Real-life Jekyll & Hyde who inspired Stevenson's classic

An author and Robert Louis Stevenson enthusiast claims to have unearthed the murderous inspiration behind Jekyll & Hyde.
Eugene Chantrelle with Lizzie Dyer.Eugene Chantrelle with Lizzie Dyer.
Eugene Chantrelle with Lizzie Dyer.

In time for a talk about the Edinburgh-born novelist to celebrate Robert Louis Stevenson day on 13 November, Jeremy Hodges has discovered the writer’s friendship with French doctor Eugene Chantrelle.

However, Chantrelle was later arrested for killing his wife, Lizzie Dyer, so that he could claim a hefty life insurance policy.

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Stevenson wrote: “I should say, looking back from the unfair superior ground of subsequent knowledge, that Chantrelle bore upon his brow the most open marks of criminality… if I had not met another man who was his exact counterpart in looks, and who was yet, by all that I could learn of him, a model of kindness and good conduct.”

The pair met at the Edinburgh home of Stevenson’s old French master Victor Richon and became closer after a chance meeting on the street led to a night drinking in the pub, where they discussed a mutual acquaintance’s translation of French playwright Molière.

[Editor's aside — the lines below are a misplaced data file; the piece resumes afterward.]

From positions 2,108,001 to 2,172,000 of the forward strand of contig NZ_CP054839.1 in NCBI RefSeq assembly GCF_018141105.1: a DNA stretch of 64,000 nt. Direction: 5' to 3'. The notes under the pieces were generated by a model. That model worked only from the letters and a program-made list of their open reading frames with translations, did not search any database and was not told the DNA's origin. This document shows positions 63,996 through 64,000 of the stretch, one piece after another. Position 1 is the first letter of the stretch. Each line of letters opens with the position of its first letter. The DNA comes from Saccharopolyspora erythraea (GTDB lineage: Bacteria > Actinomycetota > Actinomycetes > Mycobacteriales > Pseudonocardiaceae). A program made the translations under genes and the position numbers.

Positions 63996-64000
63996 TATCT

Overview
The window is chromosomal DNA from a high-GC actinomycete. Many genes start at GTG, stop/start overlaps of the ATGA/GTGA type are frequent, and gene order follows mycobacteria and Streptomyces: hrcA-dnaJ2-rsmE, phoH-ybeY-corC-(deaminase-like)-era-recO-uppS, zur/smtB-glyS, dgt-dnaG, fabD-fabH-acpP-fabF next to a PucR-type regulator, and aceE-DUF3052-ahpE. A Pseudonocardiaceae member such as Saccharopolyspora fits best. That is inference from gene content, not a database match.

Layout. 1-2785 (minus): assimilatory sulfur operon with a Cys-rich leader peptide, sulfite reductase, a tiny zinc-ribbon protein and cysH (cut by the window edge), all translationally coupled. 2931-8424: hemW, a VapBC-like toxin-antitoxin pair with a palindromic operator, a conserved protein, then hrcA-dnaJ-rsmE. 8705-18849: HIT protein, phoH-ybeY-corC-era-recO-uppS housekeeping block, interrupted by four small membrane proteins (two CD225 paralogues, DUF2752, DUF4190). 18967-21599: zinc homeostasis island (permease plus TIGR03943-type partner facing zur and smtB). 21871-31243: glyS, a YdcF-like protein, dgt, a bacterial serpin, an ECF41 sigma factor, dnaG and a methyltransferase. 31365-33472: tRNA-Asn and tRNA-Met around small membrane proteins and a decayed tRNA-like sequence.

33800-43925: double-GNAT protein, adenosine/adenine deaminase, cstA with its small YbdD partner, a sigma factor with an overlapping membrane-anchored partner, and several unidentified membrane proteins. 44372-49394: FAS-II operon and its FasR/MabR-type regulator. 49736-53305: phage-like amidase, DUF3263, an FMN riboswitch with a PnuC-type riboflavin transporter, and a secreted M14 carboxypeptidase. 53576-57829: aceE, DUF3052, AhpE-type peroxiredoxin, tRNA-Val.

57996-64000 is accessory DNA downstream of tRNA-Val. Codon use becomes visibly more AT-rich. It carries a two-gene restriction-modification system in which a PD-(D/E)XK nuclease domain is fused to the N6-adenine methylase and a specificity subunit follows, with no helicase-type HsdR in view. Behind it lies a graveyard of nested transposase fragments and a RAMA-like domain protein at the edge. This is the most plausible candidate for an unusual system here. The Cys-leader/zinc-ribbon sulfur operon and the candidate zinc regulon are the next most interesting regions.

But the court case which followed the death of his wife and which was followed by Stevenson, who was present in the courtroom throughout the trial, revealed a completely different side to Chantrelle, echoed in Stevenson’s realisation in The Strange Case Of Dr Jekyll And Mr Hyde that “man is not truly one, but truly two”.

Chantrelle was found to have taken out a large insurance policy on his wife’s life and then poisoned her – claiming that she had died in a gas poisoning accident.

But investigators found traces of opium in vomit on her nightgown and Chantrelle was prosecuted and sentenced to death.

He was believed to have committed other murders in France and England, and lawyers said that since his arrival in Edinburgh, “more than four or five had fallen a victim to his little supper parties and his favourite dish of toasted cheese and opium”.

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Hodges said: “For Stevenson, present in court throughout the trial of his former acquaintance, it was a traumatic experience. As the evidence unfolded he found himself, like Dr Jekyll, ‘aghast before the acts of Edward Hyde’.”

“Murder Among The Teacups”, an afternoon tea with a talk by Hodges on “The Strange Case of Eugene Chantrelle”, will take place at Stevenson’s Edinburgh home at 17 Heriot Row on Thursday as part of Robert Louis Stevenson Day celebrations.

• To book events of RLS Day by City of Literature Trust visit

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